“A BMW must also remain a BMW, whether it is an EV, hybrid or conventionally powered vehicle”. Well, that’s reassuring. But that’s not to say BMW doesn’t see enormous changes in drivetrain technology over the next 50 years. Engineering News sat down with Klaus Fröhlich BMW management board member responsible for development chatted about what’s next and what that means for BMW.
Fröhlich believes the world is likely to have an electric vehicle (EV) population of around 10% in the next ten years. In 50 years’ time, the majority of power trains will be electric. This slow rate of EV expansion pleases Fröhlich, even if environmental lobbyists perhaps desire a quicker ascendance of the zero-emissions technology. Engineering a petrol or diesel engine to its best performance can take “10 to 20 loops”.
A model such as the 7 Series plug-in hybrid is on its third loop, with work on the fifth-generation engine system destined for launch in 2020 and beyond already under way. “We have to go through these loops until we have robustness; until we have costs under control,” explains Fröhlich. And it is not all about the EV yet. With 90% of the world’s cars still using petrol and diesel engines by 2025, BMW cannot neglect development work on its conventional engines.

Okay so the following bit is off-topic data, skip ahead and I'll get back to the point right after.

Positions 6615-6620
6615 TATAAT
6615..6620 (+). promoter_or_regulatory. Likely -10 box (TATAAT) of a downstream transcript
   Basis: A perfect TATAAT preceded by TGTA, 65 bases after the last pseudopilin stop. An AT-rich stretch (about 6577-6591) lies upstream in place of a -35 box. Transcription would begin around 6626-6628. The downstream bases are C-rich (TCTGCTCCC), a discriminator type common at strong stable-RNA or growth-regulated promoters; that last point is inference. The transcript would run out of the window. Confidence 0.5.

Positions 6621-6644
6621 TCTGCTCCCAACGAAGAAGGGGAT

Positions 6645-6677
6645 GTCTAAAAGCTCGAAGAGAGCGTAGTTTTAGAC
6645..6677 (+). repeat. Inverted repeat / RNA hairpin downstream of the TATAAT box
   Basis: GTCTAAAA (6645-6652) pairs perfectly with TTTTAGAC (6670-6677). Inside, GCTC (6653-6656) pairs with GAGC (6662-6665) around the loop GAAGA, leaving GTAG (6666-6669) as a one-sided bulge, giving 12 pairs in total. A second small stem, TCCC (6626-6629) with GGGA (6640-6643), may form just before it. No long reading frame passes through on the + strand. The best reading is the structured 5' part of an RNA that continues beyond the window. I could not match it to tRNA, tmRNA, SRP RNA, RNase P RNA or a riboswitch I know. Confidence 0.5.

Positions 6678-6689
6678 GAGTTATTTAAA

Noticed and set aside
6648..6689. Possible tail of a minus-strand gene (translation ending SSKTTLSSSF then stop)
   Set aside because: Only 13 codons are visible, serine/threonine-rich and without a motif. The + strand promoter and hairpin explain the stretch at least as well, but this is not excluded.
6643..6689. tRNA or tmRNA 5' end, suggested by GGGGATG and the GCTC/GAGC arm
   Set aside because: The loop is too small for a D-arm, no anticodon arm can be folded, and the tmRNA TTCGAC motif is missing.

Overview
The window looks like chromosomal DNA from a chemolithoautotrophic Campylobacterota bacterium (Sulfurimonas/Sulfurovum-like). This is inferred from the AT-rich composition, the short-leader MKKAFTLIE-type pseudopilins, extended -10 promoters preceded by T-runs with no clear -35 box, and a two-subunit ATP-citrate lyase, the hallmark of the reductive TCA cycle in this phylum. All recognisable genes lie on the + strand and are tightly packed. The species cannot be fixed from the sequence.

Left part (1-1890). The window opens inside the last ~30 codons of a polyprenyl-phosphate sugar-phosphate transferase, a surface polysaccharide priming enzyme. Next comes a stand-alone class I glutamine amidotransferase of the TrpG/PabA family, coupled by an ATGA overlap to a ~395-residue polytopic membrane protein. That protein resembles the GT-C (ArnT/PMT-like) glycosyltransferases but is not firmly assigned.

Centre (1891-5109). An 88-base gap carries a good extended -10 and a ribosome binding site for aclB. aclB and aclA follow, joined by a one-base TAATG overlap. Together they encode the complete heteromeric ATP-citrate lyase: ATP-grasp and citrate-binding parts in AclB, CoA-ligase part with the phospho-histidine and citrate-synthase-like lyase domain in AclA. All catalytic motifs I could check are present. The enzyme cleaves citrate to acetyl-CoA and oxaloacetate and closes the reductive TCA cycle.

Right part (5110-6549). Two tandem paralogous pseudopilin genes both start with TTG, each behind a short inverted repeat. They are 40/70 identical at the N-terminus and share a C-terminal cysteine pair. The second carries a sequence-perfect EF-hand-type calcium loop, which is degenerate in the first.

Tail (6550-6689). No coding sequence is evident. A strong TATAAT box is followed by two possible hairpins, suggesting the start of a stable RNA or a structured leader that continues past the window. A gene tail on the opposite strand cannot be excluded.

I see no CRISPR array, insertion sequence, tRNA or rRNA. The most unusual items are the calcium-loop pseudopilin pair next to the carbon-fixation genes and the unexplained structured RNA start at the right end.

“It has to be modular. I have to find a way for it to work,” says Fröhlich. “We have defined a certain cell standard millimetre height so that we can build new batteries in 50 years that have the same cell standard, even if the chemistry and energy density will be very different. This means that, when your car fails after 15 years and you go to a BMW shop to have a new battery fitted, you can do so.”
Fascinating stuff. You can read much more at The Engineering News.